Bike Colorado Springs (BCS) offered its first Ride Leader Training session of the year on June 26th and 27th. The organization now has had two “firsts” since the pandemic started. Following cues from Bicycle Colorado, considered BCS’ state level sister organization, BCS has also taken its educational offerings virtual. “We are not as sophisticated as Bicycle Colorado yet, but they have shared some helpful hints and set the bar high for us to emulate,” states Joan Stang, volunteer education chair for the organization. Most importantly, BCS is making strides to keep its educational message alive in the form of Bike Friendly Driver, Auto-Friendly Bicyclist, and now Ride Leader Training. “It is really about building community and working together to make our roadways safer for vulnerable users and ultimately everyone,” says Joan.
The first virtual Auto-Friendly Bicyclist class was presented back in May to Nicole Odell’s Team NEO taught by Karl Stang. More recent, Ride Leader Training was offered to a select handful of individuals co-taught by Sara Hill and Allen Beauchamp, both League of American Bicyclists (LAB) certified instructors. “We wanted to keep it small to try out the Zoom-based platform first with a small in-person session,” says Allen. On Friday June 26th, six attendees sat in on a 90-minute virtual class and completed the first step towards understanding what it means to become a bike Ride Leader.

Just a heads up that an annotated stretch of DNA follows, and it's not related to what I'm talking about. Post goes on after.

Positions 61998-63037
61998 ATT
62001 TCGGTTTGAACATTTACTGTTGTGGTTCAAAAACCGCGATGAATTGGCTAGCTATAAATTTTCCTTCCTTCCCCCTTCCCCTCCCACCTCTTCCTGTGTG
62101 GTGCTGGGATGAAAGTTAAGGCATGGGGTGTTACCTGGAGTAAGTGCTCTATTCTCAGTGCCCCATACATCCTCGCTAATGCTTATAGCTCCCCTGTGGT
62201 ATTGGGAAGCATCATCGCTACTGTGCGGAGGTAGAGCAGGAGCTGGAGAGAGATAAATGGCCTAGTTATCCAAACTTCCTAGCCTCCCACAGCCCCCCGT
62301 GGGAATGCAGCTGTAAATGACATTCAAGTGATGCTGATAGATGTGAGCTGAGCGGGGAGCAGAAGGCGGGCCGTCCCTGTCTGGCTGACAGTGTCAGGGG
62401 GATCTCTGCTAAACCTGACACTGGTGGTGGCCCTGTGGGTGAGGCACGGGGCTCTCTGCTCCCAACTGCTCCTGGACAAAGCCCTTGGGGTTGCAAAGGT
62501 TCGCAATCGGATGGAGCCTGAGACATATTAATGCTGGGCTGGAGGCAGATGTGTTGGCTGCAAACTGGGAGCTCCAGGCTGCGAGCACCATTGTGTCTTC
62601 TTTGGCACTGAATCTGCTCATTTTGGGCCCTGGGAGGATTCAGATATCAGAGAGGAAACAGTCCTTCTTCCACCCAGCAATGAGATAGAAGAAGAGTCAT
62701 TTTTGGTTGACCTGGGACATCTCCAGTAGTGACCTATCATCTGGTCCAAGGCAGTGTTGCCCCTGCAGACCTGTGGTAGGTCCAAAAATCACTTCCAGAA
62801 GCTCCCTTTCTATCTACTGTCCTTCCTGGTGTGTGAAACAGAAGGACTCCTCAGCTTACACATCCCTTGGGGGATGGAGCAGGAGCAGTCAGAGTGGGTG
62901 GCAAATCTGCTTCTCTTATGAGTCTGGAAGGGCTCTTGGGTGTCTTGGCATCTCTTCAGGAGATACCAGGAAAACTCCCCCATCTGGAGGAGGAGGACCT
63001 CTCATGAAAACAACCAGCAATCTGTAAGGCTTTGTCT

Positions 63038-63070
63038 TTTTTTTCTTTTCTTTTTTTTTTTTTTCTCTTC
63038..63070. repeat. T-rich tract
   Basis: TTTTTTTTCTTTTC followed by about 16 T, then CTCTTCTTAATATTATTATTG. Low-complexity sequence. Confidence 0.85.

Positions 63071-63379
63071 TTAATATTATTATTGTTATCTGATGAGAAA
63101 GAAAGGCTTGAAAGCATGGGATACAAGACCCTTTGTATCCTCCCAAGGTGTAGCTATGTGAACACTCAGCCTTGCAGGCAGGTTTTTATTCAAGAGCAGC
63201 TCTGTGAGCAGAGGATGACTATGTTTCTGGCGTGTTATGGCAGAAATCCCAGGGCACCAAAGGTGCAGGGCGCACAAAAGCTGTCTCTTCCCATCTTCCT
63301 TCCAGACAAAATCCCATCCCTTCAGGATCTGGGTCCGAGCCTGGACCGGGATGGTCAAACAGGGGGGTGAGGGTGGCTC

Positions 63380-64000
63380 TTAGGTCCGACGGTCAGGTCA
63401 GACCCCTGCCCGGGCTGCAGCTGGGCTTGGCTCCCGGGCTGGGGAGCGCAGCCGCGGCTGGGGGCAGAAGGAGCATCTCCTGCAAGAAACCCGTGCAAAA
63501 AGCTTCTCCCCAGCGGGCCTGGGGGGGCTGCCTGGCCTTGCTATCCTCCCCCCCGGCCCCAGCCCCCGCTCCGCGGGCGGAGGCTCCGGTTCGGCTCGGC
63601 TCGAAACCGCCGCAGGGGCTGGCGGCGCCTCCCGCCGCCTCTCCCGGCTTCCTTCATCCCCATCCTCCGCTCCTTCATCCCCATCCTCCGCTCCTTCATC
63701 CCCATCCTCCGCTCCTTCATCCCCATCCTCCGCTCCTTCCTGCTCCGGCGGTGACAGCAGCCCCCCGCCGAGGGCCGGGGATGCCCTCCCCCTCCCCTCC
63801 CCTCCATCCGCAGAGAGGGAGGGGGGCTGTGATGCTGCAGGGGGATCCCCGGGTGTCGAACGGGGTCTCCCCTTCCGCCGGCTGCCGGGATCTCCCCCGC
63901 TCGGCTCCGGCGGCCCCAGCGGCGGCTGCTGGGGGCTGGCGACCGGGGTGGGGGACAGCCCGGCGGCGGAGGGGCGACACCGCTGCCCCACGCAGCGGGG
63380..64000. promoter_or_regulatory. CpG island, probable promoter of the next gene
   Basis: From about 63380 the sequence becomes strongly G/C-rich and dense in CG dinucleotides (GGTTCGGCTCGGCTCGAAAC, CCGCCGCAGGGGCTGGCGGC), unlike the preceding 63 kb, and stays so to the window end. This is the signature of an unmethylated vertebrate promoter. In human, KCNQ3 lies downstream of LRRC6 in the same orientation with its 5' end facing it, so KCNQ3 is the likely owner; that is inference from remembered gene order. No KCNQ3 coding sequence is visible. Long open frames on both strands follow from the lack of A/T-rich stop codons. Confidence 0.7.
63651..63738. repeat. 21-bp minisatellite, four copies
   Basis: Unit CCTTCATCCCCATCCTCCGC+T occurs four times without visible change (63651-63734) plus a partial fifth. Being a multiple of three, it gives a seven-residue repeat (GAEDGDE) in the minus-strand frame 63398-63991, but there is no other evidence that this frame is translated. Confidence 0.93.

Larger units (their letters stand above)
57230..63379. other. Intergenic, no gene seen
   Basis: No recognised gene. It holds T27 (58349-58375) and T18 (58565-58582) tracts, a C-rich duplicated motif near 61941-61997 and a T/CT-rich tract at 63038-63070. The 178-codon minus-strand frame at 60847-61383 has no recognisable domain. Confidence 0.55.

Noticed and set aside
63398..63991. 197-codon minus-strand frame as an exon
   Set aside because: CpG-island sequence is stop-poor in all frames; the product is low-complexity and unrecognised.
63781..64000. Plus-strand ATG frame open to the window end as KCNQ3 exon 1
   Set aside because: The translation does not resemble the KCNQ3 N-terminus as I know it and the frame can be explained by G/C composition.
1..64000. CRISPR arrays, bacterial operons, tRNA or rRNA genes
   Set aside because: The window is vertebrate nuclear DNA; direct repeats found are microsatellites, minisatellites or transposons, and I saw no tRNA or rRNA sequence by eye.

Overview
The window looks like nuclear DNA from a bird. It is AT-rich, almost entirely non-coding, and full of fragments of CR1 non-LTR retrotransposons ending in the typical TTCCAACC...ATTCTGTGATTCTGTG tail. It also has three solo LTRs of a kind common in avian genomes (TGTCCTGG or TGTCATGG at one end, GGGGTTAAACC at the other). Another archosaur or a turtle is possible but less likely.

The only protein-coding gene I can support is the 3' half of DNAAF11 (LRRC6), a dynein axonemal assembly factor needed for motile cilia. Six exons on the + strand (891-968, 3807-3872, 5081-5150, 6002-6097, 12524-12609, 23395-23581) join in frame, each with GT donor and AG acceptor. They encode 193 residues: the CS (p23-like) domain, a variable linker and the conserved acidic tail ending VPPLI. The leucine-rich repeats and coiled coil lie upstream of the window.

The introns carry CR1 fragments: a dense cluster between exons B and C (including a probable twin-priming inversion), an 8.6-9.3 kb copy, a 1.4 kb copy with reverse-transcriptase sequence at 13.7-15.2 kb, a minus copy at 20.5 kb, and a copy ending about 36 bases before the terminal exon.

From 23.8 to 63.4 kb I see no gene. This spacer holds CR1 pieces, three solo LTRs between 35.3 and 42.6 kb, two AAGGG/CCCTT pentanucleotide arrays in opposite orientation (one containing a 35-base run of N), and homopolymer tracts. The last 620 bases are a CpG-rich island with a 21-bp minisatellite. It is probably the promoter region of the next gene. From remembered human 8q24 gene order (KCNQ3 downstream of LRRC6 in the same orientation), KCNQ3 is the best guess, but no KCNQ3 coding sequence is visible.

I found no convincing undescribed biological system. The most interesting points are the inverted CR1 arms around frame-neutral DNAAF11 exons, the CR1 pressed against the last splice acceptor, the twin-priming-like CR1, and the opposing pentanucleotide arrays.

The following morning, the group met for a three hour long in-person session at the TOSC Sustainacenter. Wearing masks and keeping social distanced, the group set out to ride a small loop of the downtown Colorado Springs corridor to take turns practicing what it is like to safely navigate a group of bicyclists through town. Both Sara Hill and Allen Beauchamp selected the route that included a on trail passage through part of the Legacy Loop (an approximately ten mile loop of both off and on-street infrastructure in and around downtown Colorado Springs) in the Shooks Run neighborhood, and on street riding buffered bike lanes along Cascade Avenue and parking protected bike lanes on Pikes Peak Avenue. Allen specifically included negotiating the Pikes Peak protected bike lanes section since he personally knew a bicyclist who was hit at one of these intersections while riding home from work back in 2019. Both user groups, i.e. motorists and bicyclists, must look for each other in mixing zones such as intersections, driveways, and areas where drivers may be setting up for a righthand turn. And if that is not enough, add pedestrians who are walking with strollers or jogging. “We all have to look out for one another and slow down to create a safer road environment,” asserts Karl Stang, also a League Certified Instructor.
BCS looks forward to scheduling more classes and sharing knowledge about how to avoid common crashes with individuals and organizations of all types. If interested, please visit Bicyclist and Driver Training for more information and to sign up for a class.